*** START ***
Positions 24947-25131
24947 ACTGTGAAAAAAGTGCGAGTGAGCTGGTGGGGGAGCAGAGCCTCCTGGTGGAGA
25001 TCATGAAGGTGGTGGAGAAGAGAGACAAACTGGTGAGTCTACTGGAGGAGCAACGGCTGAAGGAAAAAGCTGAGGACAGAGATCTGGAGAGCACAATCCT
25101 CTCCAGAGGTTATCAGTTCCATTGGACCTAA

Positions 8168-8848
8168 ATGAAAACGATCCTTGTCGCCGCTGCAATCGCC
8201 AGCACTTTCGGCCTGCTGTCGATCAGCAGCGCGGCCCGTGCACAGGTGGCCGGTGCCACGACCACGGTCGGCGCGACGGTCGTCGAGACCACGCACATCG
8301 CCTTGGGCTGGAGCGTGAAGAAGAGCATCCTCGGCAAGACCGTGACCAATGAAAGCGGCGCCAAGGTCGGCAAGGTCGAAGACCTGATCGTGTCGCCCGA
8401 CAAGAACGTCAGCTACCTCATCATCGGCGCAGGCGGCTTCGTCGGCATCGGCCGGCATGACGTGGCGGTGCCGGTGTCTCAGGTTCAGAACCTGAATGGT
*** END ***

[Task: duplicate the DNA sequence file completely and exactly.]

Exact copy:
Positions 24947-25131
24947 ACTGTGAAAAAAGTGCGAGTGAGCTGGTGGGGGAGCAGAGCCTCCTGGTGGAGA
25001 TCATGAAGGTGGTGGAGAAGAGAGACAAACTGGTGAGTCTACTGGAGGAGCAACGGCTGAAGGAAAAAGCTGAGGACAGAGATCTGGAGAGCACAATCCT
25101 CTCCAGAGGTTATCAGTTCCATTGGACCTAA

Positions 8168-8848
8168 ATGAAAACGATCCTTGTCGCCGCTGCAATCGCC
8201 AGCACTTTCGGCCTGCTGTCGATCAGCAGCGCGGCCCGTGCACAGGTGGCCGGTGCCACGACCACGGTCGGCGCGACGGTCGTCGAGACCACGCACATCG
8301 CCTTGGGCTGGAGCGTGAAGAAGAGCATCCTCGGCAAGACCGTGACCAATGAAAGCGGCGCCAAGGTCGGCAAGGTCGAAGACCTGATCGTGTCGCCCGA
8401 CAAGAACGTCAGCTACCTCATCATCGGCGCAGGCGGCTTCGTCGGCATCGGCCGGCATGACGTGGCGGTGCCGGTGTCTCAGGTTCAGAACCTGAATGGT